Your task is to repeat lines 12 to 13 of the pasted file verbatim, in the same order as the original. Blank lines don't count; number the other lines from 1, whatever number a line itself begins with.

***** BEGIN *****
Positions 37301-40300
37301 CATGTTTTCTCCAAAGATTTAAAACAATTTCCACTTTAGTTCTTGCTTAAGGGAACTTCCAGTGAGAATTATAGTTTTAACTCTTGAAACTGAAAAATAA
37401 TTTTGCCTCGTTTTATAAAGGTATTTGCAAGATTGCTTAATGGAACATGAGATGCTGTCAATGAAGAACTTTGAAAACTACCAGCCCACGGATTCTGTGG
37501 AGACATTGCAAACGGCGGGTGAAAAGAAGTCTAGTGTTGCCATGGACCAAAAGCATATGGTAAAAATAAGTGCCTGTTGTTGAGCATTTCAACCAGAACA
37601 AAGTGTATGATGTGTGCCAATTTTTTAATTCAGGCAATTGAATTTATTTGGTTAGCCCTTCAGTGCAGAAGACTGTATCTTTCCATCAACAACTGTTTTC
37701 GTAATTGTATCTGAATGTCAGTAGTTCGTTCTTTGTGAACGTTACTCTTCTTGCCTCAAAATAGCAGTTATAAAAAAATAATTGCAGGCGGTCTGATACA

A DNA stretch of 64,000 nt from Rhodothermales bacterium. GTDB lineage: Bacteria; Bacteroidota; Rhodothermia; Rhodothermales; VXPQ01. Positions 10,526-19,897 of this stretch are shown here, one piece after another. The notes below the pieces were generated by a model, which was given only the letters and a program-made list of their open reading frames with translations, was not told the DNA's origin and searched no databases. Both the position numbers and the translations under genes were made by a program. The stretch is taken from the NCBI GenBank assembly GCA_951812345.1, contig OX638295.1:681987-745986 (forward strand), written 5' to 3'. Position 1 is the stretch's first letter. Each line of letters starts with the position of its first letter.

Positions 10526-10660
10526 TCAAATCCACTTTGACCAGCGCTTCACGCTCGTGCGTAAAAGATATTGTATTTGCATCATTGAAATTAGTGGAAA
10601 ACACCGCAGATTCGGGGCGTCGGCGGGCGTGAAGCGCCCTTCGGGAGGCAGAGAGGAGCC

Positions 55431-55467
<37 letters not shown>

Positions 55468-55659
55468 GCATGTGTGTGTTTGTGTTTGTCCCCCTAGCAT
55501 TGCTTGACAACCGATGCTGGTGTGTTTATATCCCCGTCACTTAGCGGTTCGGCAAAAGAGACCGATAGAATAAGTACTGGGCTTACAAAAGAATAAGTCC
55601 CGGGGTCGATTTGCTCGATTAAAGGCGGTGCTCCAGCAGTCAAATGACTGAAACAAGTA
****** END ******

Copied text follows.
<37 letters not shown>

Positions 55468-55659